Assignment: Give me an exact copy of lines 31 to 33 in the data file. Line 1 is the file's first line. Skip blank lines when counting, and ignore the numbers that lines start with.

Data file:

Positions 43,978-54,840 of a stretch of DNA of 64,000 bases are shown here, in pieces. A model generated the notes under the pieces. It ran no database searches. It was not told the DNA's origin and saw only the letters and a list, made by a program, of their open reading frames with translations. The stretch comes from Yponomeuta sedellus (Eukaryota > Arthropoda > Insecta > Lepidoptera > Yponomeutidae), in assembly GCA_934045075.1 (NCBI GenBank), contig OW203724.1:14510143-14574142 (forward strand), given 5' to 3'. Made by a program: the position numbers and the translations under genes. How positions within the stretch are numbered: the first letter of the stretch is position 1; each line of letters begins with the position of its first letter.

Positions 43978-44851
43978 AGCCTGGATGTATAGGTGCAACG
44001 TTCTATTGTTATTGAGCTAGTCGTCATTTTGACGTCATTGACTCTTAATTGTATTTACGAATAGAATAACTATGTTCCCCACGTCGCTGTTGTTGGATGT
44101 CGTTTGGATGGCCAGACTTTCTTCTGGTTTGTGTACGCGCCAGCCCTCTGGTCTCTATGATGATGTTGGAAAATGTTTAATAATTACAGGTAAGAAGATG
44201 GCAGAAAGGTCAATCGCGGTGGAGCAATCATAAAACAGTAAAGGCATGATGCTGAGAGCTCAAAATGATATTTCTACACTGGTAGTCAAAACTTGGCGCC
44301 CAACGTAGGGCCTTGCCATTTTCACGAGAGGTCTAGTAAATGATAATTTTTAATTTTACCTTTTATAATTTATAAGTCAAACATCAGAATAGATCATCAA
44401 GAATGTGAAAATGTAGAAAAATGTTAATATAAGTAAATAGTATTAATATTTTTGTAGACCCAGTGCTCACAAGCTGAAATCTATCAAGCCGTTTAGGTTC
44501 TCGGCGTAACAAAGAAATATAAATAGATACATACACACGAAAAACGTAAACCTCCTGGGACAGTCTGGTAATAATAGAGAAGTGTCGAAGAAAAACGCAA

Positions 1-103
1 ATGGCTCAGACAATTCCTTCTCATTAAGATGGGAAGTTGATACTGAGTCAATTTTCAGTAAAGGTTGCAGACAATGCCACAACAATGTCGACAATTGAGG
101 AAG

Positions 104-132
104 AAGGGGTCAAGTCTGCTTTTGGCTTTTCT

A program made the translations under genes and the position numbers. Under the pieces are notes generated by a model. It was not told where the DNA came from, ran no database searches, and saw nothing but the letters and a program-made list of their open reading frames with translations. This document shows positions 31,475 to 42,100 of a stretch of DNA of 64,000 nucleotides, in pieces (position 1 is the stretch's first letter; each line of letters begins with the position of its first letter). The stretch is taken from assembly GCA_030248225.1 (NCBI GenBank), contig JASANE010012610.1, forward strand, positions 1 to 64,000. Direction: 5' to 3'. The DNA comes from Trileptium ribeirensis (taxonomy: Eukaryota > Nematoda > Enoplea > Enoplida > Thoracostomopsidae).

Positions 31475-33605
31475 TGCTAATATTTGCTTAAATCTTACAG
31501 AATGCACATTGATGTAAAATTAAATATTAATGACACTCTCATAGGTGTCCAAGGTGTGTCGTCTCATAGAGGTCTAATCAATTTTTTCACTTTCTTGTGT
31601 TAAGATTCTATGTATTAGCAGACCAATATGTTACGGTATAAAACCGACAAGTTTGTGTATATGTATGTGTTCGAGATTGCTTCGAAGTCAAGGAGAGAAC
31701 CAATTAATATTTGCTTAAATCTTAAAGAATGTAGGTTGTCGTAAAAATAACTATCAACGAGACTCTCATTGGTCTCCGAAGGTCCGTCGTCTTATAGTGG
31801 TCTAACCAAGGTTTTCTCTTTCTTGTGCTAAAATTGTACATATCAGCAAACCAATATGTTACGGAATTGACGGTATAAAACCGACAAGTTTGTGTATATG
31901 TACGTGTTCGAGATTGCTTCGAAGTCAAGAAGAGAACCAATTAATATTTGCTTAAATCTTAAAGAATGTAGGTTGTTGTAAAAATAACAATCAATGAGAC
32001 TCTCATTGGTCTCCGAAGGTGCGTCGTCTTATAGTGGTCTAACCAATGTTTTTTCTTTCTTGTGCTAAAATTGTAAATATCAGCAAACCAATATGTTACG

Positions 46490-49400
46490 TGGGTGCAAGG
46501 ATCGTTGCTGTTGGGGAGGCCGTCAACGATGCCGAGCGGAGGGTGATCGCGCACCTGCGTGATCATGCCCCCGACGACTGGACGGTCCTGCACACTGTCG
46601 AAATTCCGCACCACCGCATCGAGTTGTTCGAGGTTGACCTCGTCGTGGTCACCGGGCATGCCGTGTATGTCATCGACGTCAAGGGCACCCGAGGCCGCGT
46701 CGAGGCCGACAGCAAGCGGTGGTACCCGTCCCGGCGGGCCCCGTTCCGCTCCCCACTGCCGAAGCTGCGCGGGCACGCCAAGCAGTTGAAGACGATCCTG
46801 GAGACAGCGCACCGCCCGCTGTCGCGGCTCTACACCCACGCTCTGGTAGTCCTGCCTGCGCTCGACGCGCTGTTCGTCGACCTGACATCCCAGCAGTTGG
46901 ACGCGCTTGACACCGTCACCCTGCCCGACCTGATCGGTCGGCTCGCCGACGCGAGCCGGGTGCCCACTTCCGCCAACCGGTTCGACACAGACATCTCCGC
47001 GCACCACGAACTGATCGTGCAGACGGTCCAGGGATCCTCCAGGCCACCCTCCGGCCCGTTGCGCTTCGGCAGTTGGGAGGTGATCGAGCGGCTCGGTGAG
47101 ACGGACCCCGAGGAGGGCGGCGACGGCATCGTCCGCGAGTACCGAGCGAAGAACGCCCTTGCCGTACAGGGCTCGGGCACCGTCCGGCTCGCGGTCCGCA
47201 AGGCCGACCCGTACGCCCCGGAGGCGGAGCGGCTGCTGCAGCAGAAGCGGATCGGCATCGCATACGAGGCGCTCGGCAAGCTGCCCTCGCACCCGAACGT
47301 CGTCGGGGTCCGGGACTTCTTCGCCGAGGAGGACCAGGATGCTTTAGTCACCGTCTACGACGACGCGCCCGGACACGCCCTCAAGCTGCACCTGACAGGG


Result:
47001 GCACCACGAACTGATCGTGCAGACGGTCCAGGGATCCTCCAGGCCACCCTCCGGCCCGTTGCGCTTCGGCAGTTGGGAGGTGATCGAGCGGCTCGGTGAG
47101 ACGGACCCCGAGGAGGGCGGCGACGGCATCGTCCGCGAGTACCGAGCGAAGAACGCCCTTGCCGTACAGGGCTCGGGCACCGTCCGGCTCGCGGTCCGCA
47201 AGGCCGACCCGTACGCCCCGGAGGCGGAGCGGCTGCTGCAGCAGAAGCGGATCGGCATCGCATACGAGGCGCTCGGCAAGCTGCCCTCGCACCCGAACGT